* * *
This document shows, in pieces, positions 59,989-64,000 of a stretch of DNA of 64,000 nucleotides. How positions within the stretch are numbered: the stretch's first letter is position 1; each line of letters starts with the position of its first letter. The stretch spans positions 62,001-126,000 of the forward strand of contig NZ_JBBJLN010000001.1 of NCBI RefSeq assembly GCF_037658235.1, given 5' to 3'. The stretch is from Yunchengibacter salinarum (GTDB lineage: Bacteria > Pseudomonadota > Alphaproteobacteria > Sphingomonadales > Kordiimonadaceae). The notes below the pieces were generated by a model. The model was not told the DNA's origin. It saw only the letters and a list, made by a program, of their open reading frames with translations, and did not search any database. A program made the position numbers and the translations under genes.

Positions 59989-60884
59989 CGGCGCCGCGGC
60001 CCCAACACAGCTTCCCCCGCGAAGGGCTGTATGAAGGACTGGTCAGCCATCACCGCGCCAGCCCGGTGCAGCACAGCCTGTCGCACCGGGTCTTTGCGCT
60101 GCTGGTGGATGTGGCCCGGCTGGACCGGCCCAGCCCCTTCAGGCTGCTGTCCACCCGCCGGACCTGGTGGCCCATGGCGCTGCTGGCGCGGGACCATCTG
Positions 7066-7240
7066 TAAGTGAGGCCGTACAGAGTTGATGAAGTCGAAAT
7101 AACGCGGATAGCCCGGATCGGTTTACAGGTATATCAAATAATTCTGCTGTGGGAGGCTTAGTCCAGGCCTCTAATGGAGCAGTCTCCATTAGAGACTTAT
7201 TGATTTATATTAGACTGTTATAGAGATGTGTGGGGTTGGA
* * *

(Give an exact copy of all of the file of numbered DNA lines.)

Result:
This document shows, in pieces, positions 59,989-64,000 of a stretch of DNA of 64,000 nucleotides. How positions within the stretch are numbered: the stretch's first letter is position 1; each line of letters starts with the position of its first letter. The stretch spans positions 62,001-126,000 of the forward strand of contig NZ_JBBJLN010000001.1 of NCBI RefSeq assembly GCF_037658235.1, given 5' to 3'. The stretch is from Yunchengibacter salinarum (GTDB lineage: Bacteria > Pseudomonadota > Alphaproteobacteria > Sphingomonadales > Kordiimonadaceae). The notes below the pieces were generated by a model. The model was not told the DNA's origin. It saw only the letters and a list, made by a program, of their open reading frames with translations, and did not search any database. A program made the position numbers and the translations under genes.

Positions 59989-60884
59989 CGGCGCCGCGGC
60001 CCCAACACAGCTTCCCCCGCGAAGGGCTGTATGAAGGACTGGTCAGCCATCACCGCGCCAGCCCGGTGCAGCACAGCCTGTCGCACCGGGTCTTTGCGCT
60101 GCTGGTGGATGTGGCCCGGCTGGACCGGCCCAGCCCCTTCAGGCTGCTGTCCACCCGCCGGACCTGGTGGCCCATGGCGCTGCTGGCGCGGGACCATCTG
Positions 7066-7240
7066 TAAGTGAGGCCGTACAGAGTTGATGAAGTCGAAAT
7101 AACGCGGATAGCCCGGATCGGTTTACAGGTATATCAAATAATTCTGCTGTGGGAGGCTTAGTCCAGGCCTCTAATGGAGCAGTCTCCATTAGAGACTTAT
7201 TGATTTATATTAGACTGTTATAGAGATGTGTGGGGTTGGA